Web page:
Technically, you’re not allowed to sit in the slipstream of cars in the caravan, but as long as you’re making progress toward rejoining the pack, the officials will let a rider draft behind cars along the way. Moving up through the cars is an art form because the speed of the caravan changes as the road goes up and down hills, around corners, and through towns. When the cars are going fast, you sit inches behind the bumper and look through the car so you can anticipate when it’s going to speed up or slow down. When the caravan slows, you swing out of the draft and maintain your speed so you leapfrog forward and get behind a vehicle farther up in the line. This way, you’re not burning a lot of energy trying to pedal past the cars. The opposite works too. If the cars accelerate hard, it’s better to let a few come by you and then swing in behind one further back in the line when the caravan slows again. Depending on what’s going on in the race, it can sometimes take several cycles of this forward-and-back process to make it back to the pack. When that happens, you have to be patient and realize that you’re still saving energy by riding in the cars. Hitting the throttle and trying to time trial back to the pack by yourself would take a lot more energy, and there’s a good chance you wouldn’t make it back at all.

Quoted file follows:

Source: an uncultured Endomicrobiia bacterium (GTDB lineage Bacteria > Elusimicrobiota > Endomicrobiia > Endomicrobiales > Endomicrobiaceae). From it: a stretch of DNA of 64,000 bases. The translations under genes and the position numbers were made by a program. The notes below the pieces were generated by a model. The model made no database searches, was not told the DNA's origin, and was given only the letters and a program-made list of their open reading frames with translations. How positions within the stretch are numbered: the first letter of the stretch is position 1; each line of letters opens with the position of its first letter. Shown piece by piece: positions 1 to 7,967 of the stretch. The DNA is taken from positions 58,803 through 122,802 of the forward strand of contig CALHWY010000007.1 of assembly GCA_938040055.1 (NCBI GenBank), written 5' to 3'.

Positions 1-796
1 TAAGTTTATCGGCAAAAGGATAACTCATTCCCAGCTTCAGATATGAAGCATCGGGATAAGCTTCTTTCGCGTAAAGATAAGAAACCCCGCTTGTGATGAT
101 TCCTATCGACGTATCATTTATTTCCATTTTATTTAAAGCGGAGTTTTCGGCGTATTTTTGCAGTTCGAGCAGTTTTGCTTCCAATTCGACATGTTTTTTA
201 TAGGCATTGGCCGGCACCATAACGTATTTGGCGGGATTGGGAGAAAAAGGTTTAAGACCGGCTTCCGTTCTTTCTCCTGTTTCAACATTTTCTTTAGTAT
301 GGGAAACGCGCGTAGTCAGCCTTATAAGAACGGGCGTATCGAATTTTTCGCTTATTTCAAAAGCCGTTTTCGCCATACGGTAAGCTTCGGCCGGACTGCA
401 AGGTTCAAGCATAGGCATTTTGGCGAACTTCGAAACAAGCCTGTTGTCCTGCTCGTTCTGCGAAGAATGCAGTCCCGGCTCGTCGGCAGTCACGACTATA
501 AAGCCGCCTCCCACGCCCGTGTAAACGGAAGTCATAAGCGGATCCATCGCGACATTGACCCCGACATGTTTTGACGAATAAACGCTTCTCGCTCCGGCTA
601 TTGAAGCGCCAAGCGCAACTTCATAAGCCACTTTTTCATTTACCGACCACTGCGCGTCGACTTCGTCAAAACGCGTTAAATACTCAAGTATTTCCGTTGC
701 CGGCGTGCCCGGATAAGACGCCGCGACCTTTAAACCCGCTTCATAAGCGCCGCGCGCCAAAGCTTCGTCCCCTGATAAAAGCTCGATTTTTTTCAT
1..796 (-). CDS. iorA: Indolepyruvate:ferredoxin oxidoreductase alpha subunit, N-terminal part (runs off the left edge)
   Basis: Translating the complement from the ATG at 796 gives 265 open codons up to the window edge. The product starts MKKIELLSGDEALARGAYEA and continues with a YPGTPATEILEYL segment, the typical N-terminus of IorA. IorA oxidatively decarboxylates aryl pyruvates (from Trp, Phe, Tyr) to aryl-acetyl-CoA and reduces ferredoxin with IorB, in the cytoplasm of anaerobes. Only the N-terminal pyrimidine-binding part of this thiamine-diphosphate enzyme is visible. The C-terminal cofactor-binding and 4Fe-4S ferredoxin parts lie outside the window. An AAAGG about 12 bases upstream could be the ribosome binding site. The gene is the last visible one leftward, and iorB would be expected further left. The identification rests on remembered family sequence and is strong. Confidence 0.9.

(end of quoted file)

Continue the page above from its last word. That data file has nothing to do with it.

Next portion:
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Directors in the cars also play an active role in this process. Cycling is a game of reciprocity and respect. I scratch your back and you scratch mine. Every director knows there will be a time when one of his riders needs a little help, so he’ll help riders from other teams when they are in the caravan. You’ll see this when a director adjusts the speed of his car to help a rider stay in the draft and keep moving forward, rather than stepping on the gas and leaving the rider to fight in the wind. The unspoken rule is that the other directors will do the same for his riders when they can.

Wait for the right moment

When you finally reach the front of the long line of cars, you’ll find yourself behind the red vehicle carrying the chief officials. These are the people who determine which team cars can pass the peloton to reach breakaway riders, use the race radio to tell team cars when their riders have flat tires or are requesting water, and hand out penalties for illegal drafting or hanging on to cars. Depending on what’s going on in the race, the officials’ car could be 30 meters behind the pack or 200 meters. The larger the gap, the harder it is to cross, so riders try to wait until the officials’ car is relatively close to the back of the pack. They also try to wait until the pack itself is spread across the full width of the road, an indication that the pace is somewhat moderate. If you get to the head of the caravan and see the pack strung out in a long line, you know the race is going full throttle and even if you could cross the open space, it will be hard to get a draft when you get there. Sometimes, riders purposely sit up and let a few cars pass them again so they can stay in the caravan until the pace calms down a bit.